Remote work brings new challenges to the hiring process. These interview questions can help you gain insight into a candidate’s communication skills, initiative, and more
Modern CIOs must hire leaders they can trust to 'fire-and-forget'
A challenge facing many CIOs right now is the delicate balance of championing innovation, lowering costs and meeting demands for increased agility in deploying new solutions — all while somehow achieving a work-life balance. Talk about a lot of work!
When you look at these three aspects of the CIO job — innovation, lowering costs, and agility — you realize each is part of an endless cycle. If you’re going to be innovative, you’ve got to be fast. There is an expectation to constantly lower operating expenses. For companies in the public sector (such as higher education) there are no big buckets of money or five-year projects to roll something out. You’ve got to do it much more quickly with the resources you have on hand, and then move on to the next project almost immediately.
This endless cycle presents some challenges in work-life balance. It’s tough to balance those three components at the same time. The modern CIO needs maturity, judgment, a very deep understanding of the business and information technology to take the appropriate risks necessary to be successful.
Going back to those three overarching mechanisms: if you look at innovation, you’re not really innovating unless you’re occasionally failing. Then the question becomes, can you engineer a system where you innovate, try to take risks, and where you can detect failure early so you don’t waste a lot of money on that component?
When it comes to costs, there are parts of the business that are on a cost-recovery model or where you’re trying to shrink costs. But perhaps the most daunting of these tasks is the need for ever-increasing agility. We always want to move faster, and when you get into that kind of cycle you’re challenged to pause, do a refresh, look at where you are and where you want to go in the long term. You have to think about how to engineer it, how you bring the right champions on board, how you build a business case and how you move all of it forward.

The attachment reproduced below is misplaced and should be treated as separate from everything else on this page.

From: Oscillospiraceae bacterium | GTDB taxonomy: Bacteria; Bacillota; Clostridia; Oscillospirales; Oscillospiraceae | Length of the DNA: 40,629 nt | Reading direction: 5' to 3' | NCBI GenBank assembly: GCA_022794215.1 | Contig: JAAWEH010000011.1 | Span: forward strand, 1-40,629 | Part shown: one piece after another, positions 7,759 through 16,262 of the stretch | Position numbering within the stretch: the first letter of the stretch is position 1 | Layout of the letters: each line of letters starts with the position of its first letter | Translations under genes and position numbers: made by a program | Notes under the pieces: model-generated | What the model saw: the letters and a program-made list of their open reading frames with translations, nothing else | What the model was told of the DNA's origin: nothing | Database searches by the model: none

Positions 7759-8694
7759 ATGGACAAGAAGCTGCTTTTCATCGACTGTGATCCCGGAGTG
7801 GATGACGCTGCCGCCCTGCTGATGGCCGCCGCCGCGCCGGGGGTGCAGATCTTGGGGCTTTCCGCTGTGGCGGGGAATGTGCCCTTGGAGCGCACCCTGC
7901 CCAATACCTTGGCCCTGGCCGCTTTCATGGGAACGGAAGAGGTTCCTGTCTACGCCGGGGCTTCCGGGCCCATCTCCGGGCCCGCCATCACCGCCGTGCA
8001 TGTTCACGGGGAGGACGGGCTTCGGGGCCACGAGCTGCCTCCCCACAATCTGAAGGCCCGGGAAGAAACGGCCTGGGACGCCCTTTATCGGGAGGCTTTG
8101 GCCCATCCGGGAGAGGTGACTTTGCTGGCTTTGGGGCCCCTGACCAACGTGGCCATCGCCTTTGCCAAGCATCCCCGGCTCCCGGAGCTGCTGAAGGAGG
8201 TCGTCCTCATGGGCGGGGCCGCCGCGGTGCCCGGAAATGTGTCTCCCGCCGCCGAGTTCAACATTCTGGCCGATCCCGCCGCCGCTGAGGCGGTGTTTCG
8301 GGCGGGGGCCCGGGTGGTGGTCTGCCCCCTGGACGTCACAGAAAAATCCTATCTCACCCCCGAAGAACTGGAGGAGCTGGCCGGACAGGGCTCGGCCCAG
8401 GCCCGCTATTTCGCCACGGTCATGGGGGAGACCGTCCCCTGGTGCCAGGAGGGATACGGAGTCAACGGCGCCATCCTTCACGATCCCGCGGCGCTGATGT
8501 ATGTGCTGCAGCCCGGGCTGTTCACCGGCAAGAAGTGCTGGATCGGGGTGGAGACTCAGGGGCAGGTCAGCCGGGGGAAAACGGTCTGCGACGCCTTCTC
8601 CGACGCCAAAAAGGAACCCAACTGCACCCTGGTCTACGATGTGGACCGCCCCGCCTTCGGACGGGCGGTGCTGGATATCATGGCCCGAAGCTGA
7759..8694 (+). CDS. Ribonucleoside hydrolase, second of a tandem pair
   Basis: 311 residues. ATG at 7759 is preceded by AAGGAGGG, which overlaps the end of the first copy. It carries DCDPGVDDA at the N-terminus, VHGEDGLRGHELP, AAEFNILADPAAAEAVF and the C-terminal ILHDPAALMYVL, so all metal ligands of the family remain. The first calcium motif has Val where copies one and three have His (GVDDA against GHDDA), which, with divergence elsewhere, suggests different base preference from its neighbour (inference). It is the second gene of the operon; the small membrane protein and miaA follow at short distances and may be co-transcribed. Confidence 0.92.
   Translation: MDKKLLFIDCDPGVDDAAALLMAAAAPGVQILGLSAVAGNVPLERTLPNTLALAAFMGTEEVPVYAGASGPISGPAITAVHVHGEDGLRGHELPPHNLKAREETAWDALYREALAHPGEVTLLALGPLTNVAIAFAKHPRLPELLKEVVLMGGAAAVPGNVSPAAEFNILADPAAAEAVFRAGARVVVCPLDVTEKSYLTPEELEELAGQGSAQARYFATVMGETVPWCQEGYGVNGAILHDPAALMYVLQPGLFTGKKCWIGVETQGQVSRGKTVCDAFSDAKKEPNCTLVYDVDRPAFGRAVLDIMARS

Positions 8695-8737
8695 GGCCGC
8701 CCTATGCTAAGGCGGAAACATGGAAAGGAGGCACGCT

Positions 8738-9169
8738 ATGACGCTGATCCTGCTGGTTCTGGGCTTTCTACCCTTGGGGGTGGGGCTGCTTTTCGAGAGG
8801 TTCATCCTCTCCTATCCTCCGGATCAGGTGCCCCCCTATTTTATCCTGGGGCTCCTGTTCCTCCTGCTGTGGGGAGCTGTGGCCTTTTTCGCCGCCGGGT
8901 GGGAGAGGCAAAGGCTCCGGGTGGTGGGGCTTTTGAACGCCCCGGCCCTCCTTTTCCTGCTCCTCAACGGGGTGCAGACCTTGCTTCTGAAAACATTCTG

The right talent can manage any cycle
How in the world do you manage all of this and experience any sort of work-life balance? To do it, you’ve got to have leaders in place who can help.
That’s why I think it’s important to break away from a Napoleonic approach to leadership and instead hire the right people, then empower them to do great things. Hire people that you can trust to cover aspects of the business for you that are, if you don’t mind the description, “fire-and-forget.” They understand your intent, they execute as if they were you driving that intent and they handle aspects of the business. Then you, as the CIO, bring it all together delivering the strategic view of where things are going.
It would be a waste of time for me to get involved with every technology decision that my chief technology officer was making. I wouldn’t have time to do the other things I need to do in terms of game-changing behavior or innovation in business process automation so that we realize higher efficiencies.
One of the most powerful skills a CIO can have is the ability to pause and see the big picture. I don’t think you can make the right judgment calls or take the necessary risks needed to innovate unless you’re doing that, and you won’t have time to do that unless you’re working with leaders who can help.
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Curtis A. Carver Jr., Ph.D. is the Vice Chancellor and Chief Information Officer for the Board of Regents of University System of Georgia (USG). In this capacity, he oversees a statewide educational infrastructure and service organization with more than 190 innovators and more than $75 million annual investment in higher education. He also provides technical oversight of the USG Shared Services Center. Dr. Carver has led the transformation of IT services by partnering with USG business owners, institutions, and other state agencies to jointly solve problems.